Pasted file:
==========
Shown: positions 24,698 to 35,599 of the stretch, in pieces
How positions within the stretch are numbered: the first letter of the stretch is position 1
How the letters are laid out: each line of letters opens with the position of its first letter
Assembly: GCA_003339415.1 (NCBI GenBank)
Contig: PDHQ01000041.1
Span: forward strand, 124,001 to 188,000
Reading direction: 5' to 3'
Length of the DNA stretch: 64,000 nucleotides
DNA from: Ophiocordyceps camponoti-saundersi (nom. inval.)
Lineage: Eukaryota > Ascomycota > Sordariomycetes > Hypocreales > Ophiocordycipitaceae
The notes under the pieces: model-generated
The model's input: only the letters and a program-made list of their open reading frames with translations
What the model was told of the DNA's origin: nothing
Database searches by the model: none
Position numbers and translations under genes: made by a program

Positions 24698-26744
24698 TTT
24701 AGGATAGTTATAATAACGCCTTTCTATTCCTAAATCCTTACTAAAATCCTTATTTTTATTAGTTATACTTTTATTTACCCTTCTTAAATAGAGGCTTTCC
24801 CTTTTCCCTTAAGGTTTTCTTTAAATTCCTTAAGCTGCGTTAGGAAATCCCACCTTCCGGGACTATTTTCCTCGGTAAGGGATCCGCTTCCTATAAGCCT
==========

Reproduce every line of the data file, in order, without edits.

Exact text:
Shown: positions 24,698 to 35,599 of the stretch, in pieces
How positions within the stretch are numbered: the first letter of the stretch is position 1
How the letters are laid out: each line of letters opens with the position of its first letter
Assembly: GCA_003339415.1 (NCBI GenBank)
Contig: PDHQ01000041.1
Span: forward strand, 124,001 to 188,000
Reading direction: 5' to 3'
Length of the DNA stretch: 64,000 nucleotides
DNA from: Ophiocordyceps camponoti-saundersi (nom. inval.)
Lineage: Eukaryota > Ascomycota > Sordariomycetes > Hypocreales > Ophiocordycipitaceae
The notes under the pieces: model-generated
The model's input: only the letters and a program-made list of their open reading frames with translations
What the model was told of the DNA's origin: nothing
Database searches by the model: none
Position numbers and translations under genes: made by a program

Positions 24698-26744
24698 TTT
24701 AGGATAGTTATAATAACGCCTTTCTATTCCTAAATCCTTACTAAAATCCTTATTTTTATTAGTTATACTTTTATTTACCCTTCTTAAATAGAGGCTTTCC
24801 CTTTTCCCTTAAGGTTTTCTTTAAATTCCTTAAGCTGCGTTAGGAAATCCCACCTTCCGGGACTATTTTCCTCGGTAAGGGATCCGCTTCCTATAAGCCT